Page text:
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Liberty Mutual to face charges

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NEW YORK--Units of Liberty Mutual Group Inc. will face charges of fraud and bid rigging related to brokerage compensation practices, after a trial court judge last week said New York officials' civil suit against the Liberty Mutual operations could proceed.

The State Supreme Court judge's ruling came in response to Liberty Mutual's motion for a dismissal of the charges, which were leveled in a May 2006 civil suit by then-New York State Attorney General Eliot Spitzer.

In his suit, Mr. Spitzer charged that the Boston-based insurer engaged in bid rigging, steering, reinsurance tying and other improper business practices as part of a massive scheme with New York-based Marsh & McLennan Cos. Inc. Marsh in 2005 paid $850 million in client restitution to settle Mr. Spitzer's 2004 suit against the brokerage, which charged that Marsh rigged bids and steered clients to maximize the contingent commissions it received from Liberty Mutual and several other insurers.

The amended complaint against Liberty Mutual further charges the company with inducing producers to breach their fiduciary duty to clients.

In his ruling last week, Judge Bernard J. Fried said the case will proceed against nine of Liberty Mutual's subsidiaries (see box). However, the holding company for Liberty Mutual was dismissed from the amended complaint on grounds of personal jurisdiction.

Liberty Mutual sought dismissal of the various charges for several reasons, including that agents and brokers do not owe a fiduciary duty to their clients and that, even if they did, Liberty Mutual did not induce any breach of such duties; and that the officials' complaint does not plead the fraud claims "with sufficient particularity," the judge's ruling states.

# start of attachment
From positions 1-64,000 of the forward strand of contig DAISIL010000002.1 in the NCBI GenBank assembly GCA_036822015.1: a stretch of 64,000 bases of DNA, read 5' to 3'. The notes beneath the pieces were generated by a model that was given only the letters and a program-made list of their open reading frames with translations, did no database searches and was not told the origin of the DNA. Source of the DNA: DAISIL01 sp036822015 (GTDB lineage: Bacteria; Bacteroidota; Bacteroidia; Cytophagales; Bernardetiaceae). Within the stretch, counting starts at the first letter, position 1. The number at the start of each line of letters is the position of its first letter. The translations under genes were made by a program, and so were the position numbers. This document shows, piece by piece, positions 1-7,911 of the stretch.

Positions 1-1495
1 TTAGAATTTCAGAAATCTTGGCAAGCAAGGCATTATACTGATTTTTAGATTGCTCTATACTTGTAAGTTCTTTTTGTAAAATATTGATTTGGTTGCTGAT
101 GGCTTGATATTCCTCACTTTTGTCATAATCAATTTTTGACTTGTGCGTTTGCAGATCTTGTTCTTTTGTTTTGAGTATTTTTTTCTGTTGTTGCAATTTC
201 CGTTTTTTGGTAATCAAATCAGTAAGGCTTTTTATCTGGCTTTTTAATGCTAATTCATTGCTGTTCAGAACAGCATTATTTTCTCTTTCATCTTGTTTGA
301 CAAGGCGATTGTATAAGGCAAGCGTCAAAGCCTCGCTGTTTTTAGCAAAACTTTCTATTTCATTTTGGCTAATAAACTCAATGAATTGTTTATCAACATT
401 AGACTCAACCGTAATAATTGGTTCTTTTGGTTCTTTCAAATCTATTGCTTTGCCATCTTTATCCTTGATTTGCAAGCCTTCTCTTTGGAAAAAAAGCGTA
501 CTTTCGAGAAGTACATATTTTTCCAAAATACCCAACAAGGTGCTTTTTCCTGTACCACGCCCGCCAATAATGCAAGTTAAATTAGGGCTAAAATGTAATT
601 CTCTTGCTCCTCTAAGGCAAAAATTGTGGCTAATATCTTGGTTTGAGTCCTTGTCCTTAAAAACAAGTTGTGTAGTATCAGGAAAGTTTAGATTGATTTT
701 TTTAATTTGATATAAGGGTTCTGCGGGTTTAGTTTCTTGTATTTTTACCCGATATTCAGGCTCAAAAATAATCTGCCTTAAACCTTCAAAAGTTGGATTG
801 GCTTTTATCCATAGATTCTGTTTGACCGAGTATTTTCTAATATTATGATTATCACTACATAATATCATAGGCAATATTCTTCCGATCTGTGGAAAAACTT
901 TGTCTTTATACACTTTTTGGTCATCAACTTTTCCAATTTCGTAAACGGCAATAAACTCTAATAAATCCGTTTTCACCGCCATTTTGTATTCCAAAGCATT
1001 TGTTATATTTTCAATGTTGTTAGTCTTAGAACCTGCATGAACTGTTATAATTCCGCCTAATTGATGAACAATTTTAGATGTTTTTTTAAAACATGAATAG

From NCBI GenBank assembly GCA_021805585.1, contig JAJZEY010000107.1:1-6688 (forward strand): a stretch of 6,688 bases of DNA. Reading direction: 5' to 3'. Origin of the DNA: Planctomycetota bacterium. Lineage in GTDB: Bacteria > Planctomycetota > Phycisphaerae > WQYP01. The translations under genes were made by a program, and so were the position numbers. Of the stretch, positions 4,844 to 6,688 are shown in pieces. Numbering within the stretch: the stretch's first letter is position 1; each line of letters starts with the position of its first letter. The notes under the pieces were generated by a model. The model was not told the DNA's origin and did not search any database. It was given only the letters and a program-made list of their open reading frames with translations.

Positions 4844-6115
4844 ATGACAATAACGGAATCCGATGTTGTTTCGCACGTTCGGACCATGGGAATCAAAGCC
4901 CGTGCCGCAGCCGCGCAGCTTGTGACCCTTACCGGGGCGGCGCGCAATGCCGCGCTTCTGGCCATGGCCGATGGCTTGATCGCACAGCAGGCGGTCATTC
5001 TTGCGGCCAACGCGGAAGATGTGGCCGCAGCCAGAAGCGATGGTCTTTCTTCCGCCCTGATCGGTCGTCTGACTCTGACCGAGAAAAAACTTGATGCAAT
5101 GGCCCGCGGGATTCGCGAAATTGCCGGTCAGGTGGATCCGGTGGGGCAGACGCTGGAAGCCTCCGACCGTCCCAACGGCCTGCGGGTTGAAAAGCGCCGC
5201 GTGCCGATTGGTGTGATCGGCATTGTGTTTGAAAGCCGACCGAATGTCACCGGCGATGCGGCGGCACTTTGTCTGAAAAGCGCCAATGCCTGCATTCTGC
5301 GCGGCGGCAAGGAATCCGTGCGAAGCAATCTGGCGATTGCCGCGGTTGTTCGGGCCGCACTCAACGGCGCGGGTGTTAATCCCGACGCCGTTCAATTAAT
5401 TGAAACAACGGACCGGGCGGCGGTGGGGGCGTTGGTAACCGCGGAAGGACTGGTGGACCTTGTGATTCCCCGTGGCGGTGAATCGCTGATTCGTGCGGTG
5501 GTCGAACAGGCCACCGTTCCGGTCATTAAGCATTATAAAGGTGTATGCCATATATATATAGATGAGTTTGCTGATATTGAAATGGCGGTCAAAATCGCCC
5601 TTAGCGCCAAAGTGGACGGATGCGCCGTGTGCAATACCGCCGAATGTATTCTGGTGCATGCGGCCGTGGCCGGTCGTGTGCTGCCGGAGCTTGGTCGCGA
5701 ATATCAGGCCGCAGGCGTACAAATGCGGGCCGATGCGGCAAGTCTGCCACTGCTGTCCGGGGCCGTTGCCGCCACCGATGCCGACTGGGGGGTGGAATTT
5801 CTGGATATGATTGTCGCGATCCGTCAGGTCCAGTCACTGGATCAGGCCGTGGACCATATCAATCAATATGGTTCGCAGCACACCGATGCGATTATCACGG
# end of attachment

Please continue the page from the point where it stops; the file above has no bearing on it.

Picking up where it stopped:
Judge Fried rejected those arguments, though, and gave Liberty Mutual 20 days to respond to the court order.

Reacting to the ruling, Liberty Mutual said it is both pleased and disappointed with the court's decision.

"We are pleased that Liberty Mutual Holding Co. was dismissed from the matter. We are disappointed that the court did not accept our substantive arguments. We continue to believe that the matter needs to be resolved through the judicial process. This is this first step in that process and we fully expect that we will prevail eventually," the company said in a statement.

Calls to New York Attorney General Andrew Cuomo's office were not returned, nor were calls to the offices of Illinois Attorney General Lisa Madigan and Connecticut Attorney General Richard Blumenthal, who brought similar allegations last year in lawsuits against Liberty Mutual.

Numerous insurers, including American International Group Inc., Zurich Financial Services Group and ACE Ltd., have settled charges over their alleged involvement in a bid-rigging scheme with Marsh.

Liberty Mutual is the only insurer that vowed to fight the charges, saying that its business practices have been lawful and calling officials' settlement demands "excessive and unreasonable" (BI, May 8, 2006).

Only one other industry company--broker Acordia Inc.--has said it was unwilling to settle such charges; late last year the broker and its parent, Wells Fargo Bank N.A., declared that they would vigorously fight claims by three states that it accepted nearly $200 million in undisclosed commissions from insurers (BI, Dec. 25, 2006).

One attorney said the dismissal of the Liberty Mutual holding company should not significantly alter the case.

"I think what the decision reflects is that there was no allegation of the holding company's active participation in the alleged scheme that would have an impact in New York justifying the exercise of personal jurisdiction over it," said David E. Wood, principal at Wood & Bender L.L.P. in Ventura, Calif., which represents corporate policyholders in disputes with insurers.

"If the end game is to get a large monetary settlement and an injunction against certain practices, then you want to make sure that the target of those goals has plenty of money and is the company actually doing the alleged wrongful acts in the marketplace, in the trenches," Mr. Wood said.

"If that's the case, then (Liberty Mutual's) subsidiaries would appear to satisfy both of those concerns," he said.